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Mobility and Artistic Exchange in the Long Eighteenth Century #2

8 December 2021, 3:00:00 am

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Session Convenors

Dr Matthew Martin, The University of Melbourne
Belinda Scerri, The University of Melbourne

Session Moderators

Dr Matthew Martin, The University of Melbourne
Belinda Scerri, The University of Melbourne

Session Speakers

Belinda Scerri, The University of Melbourne
Dr Ekaterina Heath, University of Sydney
Dr Emma Gleadhill, Macquarie University

In early modern Europe artists, collectors, and merchants served as cultural intermediaries. They facilitated the exchange not only of objects but of the ideas, technologies, and the social relations embedded within them. The resultant intercultural exchanges were not always comfortable or sympathetic interactions and their impact could be unpredictable, resulting in misunderstandings. The transfer of materials, styles, and techniques from one culture or country to another could also result in aestheticisation of objects, which elided the realities of intercultural conflict, and colonial trade and violence. These material exchanges also moved cultural artefacts of all kinds across time and space with their final resting place not always reflecting or revealing the circumstances of their original display and manufacture. This panel invites papers that explore the impact of artistic exchanges within Europe and around the world during the long eighteenth century (1643–1815), a period that saw an intensification of European economic, cultural and military encounters – and interventions – across the globe.

PAPER #1
Grotesque Fabrications: The Arab-esque in Régence Interiors

PRESENTER
Belinda Scerri, The University of Melbourne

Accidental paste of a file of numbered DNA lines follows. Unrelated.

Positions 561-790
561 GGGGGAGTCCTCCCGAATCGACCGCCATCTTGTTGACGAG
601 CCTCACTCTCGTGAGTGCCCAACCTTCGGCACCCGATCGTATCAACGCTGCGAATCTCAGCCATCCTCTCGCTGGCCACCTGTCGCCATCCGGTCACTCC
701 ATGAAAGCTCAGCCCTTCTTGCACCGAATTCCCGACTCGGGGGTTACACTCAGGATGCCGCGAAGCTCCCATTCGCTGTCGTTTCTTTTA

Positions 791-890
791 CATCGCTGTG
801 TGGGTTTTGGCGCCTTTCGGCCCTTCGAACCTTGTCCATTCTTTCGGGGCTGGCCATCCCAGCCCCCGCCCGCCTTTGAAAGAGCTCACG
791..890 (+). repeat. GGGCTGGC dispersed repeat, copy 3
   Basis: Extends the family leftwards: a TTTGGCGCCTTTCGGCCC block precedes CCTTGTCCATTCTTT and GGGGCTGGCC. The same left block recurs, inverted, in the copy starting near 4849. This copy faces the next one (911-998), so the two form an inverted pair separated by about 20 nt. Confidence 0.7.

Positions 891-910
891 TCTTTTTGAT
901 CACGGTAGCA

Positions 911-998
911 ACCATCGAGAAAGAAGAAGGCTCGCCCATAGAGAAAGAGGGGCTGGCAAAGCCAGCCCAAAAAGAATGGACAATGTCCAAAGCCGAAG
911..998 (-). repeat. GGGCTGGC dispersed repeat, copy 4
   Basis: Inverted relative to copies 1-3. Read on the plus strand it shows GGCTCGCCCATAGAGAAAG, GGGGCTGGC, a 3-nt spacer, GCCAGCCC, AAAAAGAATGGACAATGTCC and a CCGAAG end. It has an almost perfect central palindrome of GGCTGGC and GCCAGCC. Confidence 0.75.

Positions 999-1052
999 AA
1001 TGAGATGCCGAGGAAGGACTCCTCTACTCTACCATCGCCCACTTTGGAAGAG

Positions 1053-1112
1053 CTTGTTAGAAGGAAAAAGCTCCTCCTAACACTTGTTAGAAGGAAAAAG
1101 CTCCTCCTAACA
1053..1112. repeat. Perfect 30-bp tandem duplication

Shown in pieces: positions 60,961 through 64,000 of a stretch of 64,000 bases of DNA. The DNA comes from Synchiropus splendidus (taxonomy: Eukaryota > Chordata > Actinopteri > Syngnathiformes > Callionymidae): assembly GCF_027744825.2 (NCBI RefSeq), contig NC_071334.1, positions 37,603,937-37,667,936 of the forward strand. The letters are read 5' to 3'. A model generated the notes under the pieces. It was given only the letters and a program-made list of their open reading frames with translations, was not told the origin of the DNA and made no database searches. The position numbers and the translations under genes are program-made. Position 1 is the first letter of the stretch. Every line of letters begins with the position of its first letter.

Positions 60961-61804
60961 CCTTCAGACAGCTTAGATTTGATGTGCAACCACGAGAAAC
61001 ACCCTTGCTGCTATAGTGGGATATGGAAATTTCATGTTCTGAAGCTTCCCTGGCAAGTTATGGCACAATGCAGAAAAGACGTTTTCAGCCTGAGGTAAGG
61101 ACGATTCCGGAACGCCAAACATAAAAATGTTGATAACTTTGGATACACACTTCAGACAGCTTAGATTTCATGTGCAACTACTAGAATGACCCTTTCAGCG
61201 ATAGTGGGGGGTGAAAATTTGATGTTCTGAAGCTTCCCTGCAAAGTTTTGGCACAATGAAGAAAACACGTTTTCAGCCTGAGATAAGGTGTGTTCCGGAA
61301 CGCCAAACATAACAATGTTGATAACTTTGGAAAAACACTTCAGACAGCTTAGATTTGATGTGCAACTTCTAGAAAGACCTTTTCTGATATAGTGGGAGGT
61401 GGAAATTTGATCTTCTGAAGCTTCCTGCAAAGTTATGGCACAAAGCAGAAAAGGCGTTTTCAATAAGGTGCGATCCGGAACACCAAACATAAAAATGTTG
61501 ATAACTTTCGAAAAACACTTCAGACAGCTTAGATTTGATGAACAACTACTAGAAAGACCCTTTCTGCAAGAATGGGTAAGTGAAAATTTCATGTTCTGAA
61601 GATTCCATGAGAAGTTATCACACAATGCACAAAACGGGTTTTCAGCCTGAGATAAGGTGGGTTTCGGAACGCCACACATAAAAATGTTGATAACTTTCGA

This paper will examine the “arab”-esque in French régence interiors and its roots in Islamic Moorish and Roman art. Theriomorphic and vegetal motifs dominated interior decorative schemata and related decorative arts in early eighteenth-century. In the French context, arabesques borrowed from Moorish and Roman imagery but without reference to the original cultural context of the motifs which reflected Islamic aniconism and a world view that saw vegetal motifs and geometric patterns as concrete expressions of the infinite nature of God’s creations. Instead, French arabesques were a vehicle for the free flow of associations between classical subjects, chivalric imagery, and the popular theatre of the commedia dell’arte. Arabesques promoted slippage between ornament as play and ornament as edification. Claude III Audran was a key figure in the development of a new French ornamental vernacular and of a distinctly French style of arabesque embellishment. A detailed exploration of Claude III Audran's arabesque fresco for the comtesse de Verrue’s Parisian hôtel will examine the use of appropriated motifs in régence ornament and the ideological role of the arabesque.

PAPER #2
Portraits and the self: Kalmyk representation and self-representation of the in the late eighteenth century

PRESENTER
Dr Ekaterina Heath, University of Sydney